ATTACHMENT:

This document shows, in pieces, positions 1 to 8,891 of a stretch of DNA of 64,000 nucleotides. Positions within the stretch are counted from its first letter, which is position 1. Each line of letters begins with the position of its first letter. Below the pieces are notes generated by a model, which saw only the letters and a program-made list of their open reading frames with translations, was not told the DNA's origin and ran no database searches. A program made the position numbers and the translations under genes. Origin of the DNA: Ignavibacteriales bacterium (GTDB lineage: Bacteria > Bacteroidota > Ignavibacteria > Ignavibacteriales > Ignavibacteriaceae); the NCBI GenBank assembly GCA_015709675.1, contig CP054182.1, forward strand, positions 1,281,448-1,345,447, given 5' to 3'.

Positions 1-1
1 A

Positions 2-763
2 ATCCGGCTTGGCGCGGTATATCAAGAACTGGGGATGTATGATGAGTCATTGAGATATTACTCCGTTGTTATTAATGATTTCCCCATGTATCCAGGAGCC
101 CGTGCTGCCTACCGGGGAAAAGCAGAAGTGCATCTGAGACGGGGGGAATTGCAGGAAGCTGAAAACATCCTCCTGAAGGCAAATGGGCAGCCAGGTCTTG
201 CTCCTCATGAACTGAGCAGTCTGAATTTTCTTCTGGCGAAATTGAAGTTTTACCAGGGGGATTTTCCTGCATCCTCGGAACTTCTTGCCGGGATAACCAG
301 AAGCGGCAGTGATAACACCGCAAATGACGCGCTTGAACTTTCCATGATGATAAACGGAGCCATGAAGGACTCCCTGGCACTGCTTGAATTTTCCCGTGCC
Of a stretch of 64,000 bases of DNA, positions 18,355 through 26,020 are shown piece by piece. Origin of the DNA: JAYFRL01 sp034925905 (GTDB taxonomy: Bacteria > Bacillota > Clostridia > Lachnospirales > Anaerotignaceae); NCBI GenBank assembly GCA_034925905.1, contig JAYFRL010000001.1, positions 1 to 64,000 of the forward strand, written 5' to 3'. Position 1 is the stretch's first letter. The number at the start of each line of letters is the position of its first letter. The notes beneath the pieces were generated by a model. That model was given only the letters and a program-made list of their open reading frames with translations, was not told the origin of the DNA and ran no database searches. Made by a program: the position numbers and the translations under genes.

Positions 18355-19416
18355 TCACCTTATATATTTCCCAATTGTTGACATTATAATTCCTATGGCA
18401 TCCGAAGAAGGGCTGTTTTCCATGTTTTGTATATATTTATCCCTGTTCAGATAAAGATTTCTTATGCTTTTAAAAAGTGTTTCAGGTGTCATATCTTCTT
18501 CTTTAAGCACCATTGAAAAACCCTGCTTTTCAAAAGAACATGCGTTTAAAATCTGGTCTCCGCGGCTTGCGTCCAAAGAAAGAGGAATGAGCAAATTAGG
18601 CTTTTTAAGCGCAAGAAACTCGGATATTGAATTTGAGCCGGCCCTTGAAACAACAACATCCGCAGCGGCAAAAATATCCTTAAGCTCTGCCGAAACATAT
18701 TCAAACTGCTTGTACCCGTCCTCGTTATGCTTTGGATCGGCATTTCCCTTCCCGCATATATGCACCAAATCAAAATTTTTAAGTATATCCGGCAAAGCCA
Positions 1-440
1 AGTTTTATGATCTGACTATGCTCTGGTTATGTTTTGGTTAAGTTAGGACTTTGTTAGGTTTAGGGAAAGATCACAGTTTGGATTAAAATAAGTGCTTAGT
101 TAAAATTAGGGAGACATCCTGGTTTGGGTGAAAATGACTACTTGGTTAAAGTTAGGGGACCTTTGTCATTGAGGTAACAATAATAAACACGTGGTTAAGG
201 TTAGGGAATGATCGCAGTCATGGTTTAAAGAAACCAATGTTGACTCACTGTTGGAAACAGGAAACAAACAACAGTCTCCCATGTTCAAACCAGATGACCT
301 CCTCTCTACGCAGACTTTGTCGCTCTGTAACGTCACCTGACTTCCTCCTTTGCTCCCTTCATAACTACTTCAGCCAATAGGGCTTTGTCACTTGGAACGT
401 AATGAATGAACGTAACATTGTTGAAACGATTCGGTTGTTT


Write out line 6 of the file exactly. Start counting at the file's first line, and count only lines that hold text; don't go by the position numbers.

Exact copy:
101 CGTGCTGCCTACCGGGGAAAAGCAGAAGTGCATCTGAGACGGGGGGAATTGCAGGAAGCTGAAAACATCCTCCTGAAGGCAAATGGGCAGCCAGGTCTTG